As designers, we are often told to approach design projects with research first. This ideology carries through to performance creative and marketing. When determining what ads, emails, and landing pages will perform best, designers who do the due diligence of conducting competitive research are set up for more success. The key is utilizing competitive research to create more impactful designs backed by reason.
What does competitive research look like for creatives?
Competitor research can look different depending on the goal of the analysis and who is conducting it. The most common types of competitive analysis include website, product, paid media analysis and market research. For the purpose of creative teams, particularly in growth marketing, competitive research will be most valuable when evaluating the following from a creative point of view:
- Paid social creatives
- Email design
- Website design
To kick off the design process, creative members should first research into competitors to see what types of content, ads, and overall design mark their competitors are making. It creates a starting point for what types of creative tests would be worth running in a campaign. This established a baseline on what industry standards look like and why certain creatives may have performed better than others.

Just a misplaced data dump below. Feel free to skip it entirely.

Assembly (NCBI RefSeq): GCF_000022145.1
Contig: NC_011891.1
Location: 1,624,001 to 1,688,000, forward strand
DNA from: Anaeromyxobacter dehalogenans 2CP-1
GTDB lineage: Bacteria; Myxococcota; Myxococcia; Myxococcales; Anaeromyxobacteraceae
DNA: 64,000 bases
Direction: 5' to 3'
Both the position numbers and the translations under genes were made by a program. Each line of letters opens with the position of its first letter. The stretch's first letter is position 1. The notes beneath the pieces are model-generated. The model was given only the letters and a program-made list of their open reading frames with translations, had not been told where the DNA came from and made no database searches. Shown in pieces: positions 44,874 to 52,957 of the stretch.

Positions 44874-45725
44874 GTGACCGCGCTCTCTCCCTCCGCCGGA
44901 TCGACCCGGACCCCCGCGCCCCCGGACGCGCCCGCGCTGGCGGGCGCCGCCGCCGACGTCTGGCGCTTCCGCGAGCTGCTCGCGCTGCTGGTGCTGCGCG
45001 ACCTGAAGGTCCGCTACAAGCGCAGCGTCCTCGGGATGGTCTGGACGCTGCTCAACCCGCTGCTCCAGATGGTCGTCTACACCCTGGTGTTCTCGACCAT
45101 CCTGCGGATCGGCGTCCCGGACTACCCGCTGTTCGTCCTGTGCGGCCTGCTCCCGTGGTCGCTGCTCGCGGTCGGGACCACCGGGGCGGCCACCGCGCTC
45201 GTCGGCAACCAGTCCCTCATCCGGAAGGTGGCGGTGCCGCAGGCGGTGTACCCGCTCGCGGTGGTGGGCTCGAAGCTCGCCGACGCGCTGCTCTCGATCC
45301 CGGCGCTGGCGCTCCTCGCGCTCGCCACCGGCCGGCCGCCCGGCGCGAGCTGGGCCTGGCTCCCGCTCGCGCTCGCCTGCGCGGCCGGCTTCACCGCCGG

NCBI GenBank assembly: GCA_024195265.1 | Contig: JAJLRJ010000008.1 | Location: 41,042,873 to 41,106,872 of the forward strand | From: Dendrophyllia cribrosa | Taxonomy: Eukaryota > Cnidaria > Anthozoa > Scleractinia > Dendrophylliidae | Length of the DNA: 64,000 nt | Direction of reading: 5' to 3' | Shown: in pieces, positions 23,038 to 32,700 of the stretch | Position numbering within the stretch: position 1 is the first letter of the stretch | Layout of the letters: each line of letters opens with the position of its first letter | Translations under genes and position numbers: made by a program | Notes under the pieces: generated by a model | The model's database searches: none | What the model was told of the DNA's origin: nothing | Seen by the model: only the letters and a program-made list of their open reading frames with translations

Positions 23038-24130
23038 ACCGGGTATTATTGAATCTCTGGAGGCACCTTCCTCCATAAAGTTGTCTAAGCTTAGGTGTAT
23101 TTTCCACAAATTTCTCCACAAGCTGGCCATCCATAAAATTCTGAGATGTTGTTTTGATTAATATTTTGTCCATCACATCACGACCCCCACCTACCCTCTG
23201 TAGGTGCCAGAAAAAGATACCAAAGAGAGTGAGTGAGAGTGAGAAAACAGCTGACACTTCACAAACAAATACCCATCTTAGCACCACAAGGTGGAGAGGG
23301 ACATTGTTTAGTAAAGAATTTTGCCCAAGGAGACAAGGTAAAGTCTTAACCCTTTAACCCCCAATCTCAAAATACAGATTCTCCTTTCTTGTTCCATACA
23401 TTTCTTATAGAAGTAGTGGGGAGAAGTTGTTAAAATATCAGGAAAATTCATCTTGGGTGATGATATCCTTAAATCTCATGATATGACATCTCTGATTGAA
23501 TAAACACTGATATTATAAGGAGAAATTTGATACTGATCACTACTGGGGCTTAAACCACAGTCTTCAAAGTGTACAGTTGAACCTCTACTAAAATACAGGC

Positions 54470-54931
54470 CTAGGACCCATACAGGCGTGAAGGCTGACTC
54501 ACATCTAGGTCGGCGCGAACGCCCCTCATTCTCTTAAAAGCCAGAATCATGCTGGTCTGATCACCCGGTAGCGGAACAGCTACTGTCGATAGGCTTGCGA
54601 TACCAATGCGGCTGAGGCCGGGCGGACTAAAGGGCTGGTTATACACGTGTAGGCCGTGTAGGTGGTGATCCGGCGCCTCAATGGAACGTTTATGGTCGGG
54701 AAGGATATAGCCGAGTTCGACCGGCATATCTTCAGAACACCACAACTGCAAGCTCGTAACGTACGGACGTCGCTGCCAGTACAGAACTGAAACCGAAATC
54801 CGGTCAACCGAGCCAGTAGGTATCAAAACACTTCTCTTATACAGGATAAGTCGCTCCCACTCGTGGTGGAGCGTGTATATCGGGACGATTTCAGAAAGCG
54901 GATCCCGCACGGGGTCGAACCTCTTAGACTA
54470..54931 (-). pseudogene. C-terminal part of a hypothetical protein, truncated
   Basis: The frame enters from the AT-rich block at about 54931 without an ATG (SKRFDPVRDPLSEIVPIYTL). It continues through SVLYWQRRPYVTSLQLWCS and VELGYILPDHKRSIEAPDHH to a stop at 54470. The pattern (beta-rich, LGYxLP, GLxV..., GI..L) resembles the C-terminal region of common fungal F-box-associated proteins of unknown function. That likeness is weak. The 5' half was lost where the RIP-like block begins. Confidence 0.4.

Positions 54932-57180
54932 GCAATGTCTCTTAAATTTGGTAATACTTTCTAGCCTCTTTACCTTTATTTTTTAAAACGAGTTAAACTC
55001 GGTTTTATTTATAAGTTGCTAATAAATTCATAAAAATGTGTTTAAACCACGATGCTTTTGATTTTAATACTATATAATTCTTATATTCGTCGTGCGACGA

While looking through competitors’ creative footprint, designers should start asking questions like:
- What creative elements are grabbing the user’s attention?
- What creative copy, ad post copy, CTAs are working?
- Is there use of motion?
- Is there a successful template or layout?
- How cohesive is the conversion journey from the ad, to email, and/or landing page?
By conducting competitive research, designers are going beyond the surface level and tapping into the strategy behind one’s design decisions. It lets design teams hypothesize and evaluate what has worked or hasn’t worked for competitors. This will ultimately better inform a designer’s creative decisions for any campaign.
Best Competitor Analysis Tools for Creatives
There are several competitive research tools out there for creative teams to use. Here are some essential ones to get creative teams started with competitor research.
Paid social creative analysis
A tool that has become essential is Facebook Ad Library. Launched in 2019 to provide more transparency around ads, this is a free easy-to-use tool that allows you to look up any company to see what ads they have been running. This provides inspiration not only for creative storytelling but also for ad post copy. By looking at competitor ads, designers can start identifying trends, creative formats, and messaging that are popular among competitor brands. This creates a strong starting point for your next ad creatives.
It also sets the bar for what has already been created, and how you can create something different. Although the tool doesn’t let you see the performance of each of the ads, if you regularly check in on brands and see what creatives are still running, that can be an indication that the ad or style of the ad has been performing for that brand.
With the rise of UGC content that captures audiences in a new way, TikTok Ads Library, also known as “Top Ads” allows platform users to discover the best-performing ads within different industries, regions, and objectives. You can search by company name and TikTok shows the most relevant videos that populate with that search term.